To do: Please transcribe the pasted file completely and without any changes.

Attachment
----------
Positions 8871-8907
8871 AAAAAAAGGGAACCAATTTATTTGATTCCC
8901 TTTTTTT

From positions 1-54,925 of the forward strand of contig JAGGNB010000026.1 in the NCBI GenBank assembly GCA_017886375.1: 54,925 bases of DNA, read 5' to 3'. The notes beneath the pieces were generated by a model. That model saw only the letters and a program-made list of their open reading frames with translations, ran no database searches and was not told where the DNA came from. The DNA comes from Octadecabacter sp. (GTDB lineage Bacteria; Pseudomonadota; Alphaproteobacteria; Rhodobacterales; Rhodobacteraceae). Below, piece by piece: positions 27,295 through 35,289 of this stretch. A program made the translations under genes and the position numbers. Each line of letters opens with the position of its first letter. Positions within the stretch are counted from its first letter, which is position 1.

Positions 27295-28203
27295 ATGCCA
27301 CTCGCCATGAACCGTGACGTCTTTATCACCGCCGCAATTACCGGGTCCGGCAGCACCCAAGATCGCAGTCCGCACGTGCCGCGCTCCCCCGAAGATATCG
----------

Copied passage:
Positions 8871-8907
8871 AAAAAAAGGGAACCAATTTATTTGATTCCC
8901 TTTTTTT

From positions 1-54,925 of the forward strand of contig JAGGNB010000026.1 in the NCBI GenBank assembly GCA_017886375.1: 54,925 bases of DNA, read 5' to 3'. The notes beneath the pieces were generated by a model. That model saw only the letters and a program-made list of their open reading frames with translations, ran no database searches and was not told where the DNA came from. The DNA comes from Octadecabacter sp. (GTDB lineage Bacteria; Pseudomonadota; Alphaproteobacteria; Rhodobacterales; Rhodobacteraceae). Below, piece by piece: positions 27,295 through 35,289 of this stretch. A program made the translations under genes and the position numbers. Each line of letters opens with the position of its first letter. Positions within the stretch are counted from its first letter, which is position 1.

Positions 27295-28203
27295 ATGCCA
27301 CTCGCCATGAACCGTGACGTCTTTATCACCGCCGCAATTACCGGGTCCGGCAGCACCCAAGATCGCAGTCCGCACGTGCCGCGCTCCCCCGAAGATATCG